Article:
MicroRNAs and their target mRNAs as potential biomarkers among smokers and non-smokers with lung adenocarcinoma

MicroRNAs and their target mRNAs as potential biomarkers among smokers and non-smokers with lung adenocarcinoma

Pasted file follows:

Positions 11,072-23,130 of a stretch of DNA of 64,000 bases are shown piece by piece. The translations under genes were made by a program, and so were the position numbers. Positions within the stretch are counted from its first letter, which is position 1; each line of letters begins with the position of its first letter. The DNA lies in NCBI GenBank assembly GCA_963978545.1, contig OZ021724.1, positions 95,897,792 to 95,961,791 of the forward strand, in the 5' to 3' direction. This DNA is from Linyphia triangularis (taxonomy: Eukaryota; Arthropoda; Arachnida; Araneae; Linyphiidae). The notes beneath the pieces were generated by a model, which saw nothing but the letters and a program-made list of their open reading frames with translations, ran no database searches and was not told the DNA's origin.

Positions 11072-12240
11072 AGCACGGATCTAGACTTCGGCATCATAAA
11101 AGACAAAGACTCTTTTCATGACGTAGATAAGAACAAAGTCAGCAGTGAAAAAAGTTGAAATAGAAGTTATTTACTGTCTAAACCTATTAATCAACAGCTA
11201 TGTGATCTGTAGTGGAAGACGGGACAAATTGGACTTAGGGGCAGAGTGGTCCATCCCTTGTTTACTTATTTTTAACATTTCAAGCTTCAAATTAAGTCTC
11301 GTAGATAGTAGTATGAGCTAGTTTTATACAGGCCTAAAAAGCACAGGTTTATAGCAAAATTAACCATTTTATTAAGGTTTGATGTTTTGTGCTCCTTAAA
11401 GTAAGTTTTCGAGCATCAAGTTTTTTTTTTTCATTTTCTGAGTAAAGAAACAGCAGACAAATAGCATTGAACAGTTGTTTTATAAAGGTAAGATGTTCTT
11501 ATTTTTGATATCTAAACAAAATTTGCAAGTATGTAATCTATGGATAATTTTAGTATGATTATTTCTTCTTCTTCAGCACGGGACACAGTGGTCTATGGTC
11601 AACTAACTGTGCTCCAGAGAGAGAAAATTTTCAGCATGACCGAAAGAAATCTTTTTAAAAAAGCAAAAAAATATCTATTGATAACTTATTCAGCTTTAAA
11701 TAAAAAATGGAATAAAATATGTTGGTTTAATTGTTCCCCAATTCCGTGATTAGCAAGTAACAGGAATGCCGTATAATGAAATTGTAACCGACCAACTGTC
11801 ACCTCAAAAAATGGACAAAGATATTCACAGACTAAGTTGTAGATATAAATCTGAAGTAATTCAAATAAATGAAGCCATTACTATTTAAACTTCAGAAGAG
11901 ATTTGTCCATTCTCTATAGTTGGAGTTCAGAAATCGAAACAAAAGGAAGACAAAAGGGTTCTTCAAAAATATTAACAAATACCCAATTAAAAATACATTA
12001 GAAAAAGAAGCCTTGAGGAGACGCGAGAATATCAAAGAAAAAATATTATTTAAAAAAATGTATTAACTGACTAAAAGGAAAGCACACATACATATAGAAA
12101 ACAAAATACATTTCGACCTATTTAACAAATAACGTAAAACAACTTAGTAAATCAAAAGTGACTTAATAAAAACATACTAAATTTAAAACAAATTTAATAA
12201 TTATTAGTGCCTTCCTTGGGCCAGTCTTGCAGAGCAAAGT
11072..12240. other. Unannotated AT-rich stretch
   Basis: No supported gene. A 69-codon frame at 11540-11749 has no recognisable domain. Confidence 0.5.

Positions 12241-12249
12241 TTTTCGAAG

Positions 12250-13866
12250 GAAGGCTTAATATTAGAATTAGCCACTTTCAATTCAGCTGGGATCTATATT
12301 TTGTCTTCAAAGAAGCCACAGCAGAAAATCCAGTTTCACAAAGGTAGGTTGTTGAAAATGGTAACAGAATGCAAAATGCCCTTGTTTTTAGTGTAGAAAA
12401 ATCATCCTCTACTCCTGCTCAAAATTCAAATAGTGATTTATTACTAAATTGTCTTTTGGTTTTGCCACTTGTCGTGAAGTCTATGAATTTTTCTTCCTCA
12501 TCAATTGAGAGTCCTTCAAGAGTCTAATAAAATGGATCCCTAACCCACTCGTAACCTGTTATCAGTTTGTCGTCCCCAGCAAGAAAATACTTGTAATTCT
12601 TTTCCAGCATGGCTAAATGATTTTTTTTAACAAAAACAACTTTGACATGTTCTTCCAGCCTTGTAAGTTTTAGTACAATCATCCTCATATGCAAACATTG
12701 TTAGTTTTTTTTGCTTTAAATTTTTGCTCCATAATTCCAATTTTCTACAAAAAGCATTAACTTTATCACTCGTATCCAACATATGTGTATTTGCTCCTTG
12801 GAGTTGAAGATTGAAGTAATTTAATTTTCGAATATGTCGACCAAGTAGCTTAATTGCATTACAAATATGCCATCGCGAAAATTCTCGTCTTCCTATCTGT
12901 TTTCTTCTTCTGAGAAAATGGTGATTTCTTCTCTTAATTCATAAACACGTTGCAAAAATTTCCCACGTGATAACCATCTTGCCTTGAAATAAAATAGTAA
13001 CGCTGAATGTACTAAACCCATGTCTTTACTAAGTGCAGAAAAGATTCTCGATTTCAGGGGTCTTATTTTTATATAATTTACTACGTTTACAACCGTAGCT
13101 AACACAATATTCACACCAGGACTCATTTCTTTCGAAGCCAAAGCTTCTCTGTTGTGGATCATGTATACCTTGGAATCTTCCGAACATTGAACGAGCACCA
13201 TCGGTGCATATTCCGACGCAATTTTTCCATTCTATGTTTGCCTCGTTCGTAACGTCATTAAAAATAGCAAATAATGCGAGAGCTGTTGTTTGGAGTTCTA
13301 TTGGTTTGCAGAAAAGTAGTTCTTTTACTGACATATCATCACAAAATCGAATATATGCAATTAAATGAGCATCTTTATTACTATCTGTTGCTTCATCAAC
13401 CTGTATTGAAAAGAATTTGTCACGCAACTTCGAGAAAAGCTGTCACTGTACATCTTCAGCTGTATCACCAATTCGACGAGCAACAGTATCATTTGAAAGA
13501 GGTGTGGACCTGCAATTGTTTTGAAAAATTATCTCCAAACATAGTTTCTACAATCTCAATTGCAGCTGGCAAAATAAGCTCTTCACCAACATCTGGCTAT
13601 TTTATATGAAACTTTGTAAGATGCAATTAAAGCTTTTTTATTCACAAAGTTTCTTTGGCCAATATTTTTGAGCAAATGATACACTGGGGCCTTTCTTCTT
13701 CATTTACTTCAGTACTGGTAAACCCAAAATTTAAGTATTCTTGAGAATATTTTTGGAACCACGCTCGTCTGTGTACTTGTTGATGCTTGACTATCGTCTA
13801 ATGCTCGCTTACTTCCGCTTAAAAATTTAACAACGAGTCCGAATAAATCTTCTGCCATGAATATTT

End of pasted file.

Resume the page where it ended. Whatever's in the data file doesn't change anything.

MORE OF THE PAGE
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Lung adenocarcinoma is one of the major causes of mortality. Current methods of diagnosis can be improved through identification of disease specific biomarkers. MicroRNAs are small non-coding regulators of gene expression, which can be potential biomarkers in various diseases. Thus, the main objective of this study was to gain mechanistic insights into genetic abnormalities occurring in lung adenocarcinoma by implementing an integrative analysis of miRNAs and mRNAs expression profiles in the case of both smokers and non-smokers. Differential expression was analysed by comparing publicly available lung adenocarcinoma samples with controls. Furthermore, weighted gene co-expression network analysis is performed which revealed mRNAs and miRNAs significantly correlated with lung adenocarcinoma. Moreover, an integrative analysis resulted in identification of several miRNA–mRNA pairs which were significantly dysregulated in non-smokers with lung adenocarcinoma. Also two pairs (miR-133b/Protein Kinase C Zeta (PRKCZ) and miR-557/STEAP3) were found specifically dysregulated in smokers. Pathway analysis further revealed their role in important signalling pathways including cell cycle. This analysis has not only increased the authors’ understanding about lung adenocarcinoma but also proposed potential biomarkers. However, further wet laboratory studies are required for the validation of these potential biomarkers which can be used to diagnose lung adenocarcinoma.

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